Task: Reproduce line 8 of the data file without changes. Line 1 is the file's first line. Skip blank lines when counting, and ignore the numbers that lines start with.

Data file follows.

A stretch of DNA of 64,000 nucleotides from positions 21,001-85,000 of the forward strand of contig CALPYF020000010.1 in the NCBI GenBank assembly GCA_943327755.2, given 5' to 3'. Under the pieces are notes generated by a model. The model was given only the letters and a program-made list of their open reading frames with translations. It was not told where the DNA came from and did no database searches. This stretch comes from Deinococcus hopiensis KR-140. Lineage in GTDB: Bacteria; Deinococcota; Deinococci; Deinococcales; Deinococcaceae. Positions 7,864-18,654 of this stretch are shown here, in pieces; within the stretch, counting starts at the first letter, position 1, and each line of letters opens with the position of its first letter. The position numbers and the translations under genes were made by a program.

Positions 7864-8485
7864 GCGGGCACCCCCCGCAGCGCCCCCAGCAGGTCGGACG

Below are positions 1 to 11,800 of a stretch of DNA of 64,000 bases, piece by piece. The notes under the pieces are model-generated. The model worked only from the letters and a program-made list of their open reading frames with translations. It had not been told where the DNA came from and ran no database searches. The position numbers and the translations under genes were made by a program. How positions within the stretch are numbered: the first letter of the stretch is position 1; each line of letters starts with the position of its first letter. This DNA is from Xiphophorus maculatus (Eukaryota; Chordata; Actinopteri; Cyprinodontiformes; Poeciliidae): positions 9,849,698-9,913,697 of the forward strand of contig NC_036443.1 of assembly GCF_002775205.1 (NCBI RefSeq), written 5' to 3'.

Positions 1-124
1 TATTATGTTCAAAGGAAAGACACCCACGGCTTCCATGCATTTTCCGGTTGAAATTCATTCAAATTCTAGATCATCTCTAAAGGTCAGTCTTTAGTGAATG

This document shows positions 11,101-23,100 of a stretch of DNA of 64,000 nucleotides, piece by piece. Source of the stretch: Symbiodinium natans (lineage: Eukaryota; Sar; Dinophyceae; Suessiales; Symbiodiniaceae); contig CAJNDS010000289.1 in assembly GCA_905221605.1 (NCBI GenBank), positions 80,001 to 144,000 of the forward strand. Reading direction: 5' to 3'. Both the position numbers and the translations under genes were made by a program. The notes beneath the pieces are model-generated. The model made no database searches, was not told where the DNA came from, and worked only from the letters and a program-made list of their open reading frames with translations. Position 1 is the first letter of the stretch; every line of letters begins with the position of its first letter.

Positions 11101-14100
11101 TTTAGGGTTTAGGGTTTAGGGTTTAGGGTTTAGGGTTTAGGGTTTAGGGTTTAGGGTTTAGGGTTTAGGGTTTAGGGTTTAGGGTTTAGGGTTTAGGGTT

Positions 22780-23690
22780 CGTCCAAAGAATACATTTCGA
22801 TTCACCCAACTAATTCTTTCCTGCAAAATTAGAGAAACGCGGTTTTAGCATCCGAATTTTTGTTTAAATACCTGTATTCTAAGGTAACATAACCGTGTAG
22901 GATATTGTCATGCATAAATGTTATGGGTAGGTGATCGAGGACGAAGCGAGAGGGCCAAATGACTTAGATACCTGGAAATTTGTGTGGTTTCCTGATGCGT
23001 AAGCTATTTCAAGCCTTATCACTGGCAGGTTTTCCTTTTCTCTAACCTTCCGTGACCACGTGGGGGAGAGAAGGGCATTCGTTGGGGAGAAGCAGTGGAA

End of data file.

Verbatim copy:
Positions 11101-14100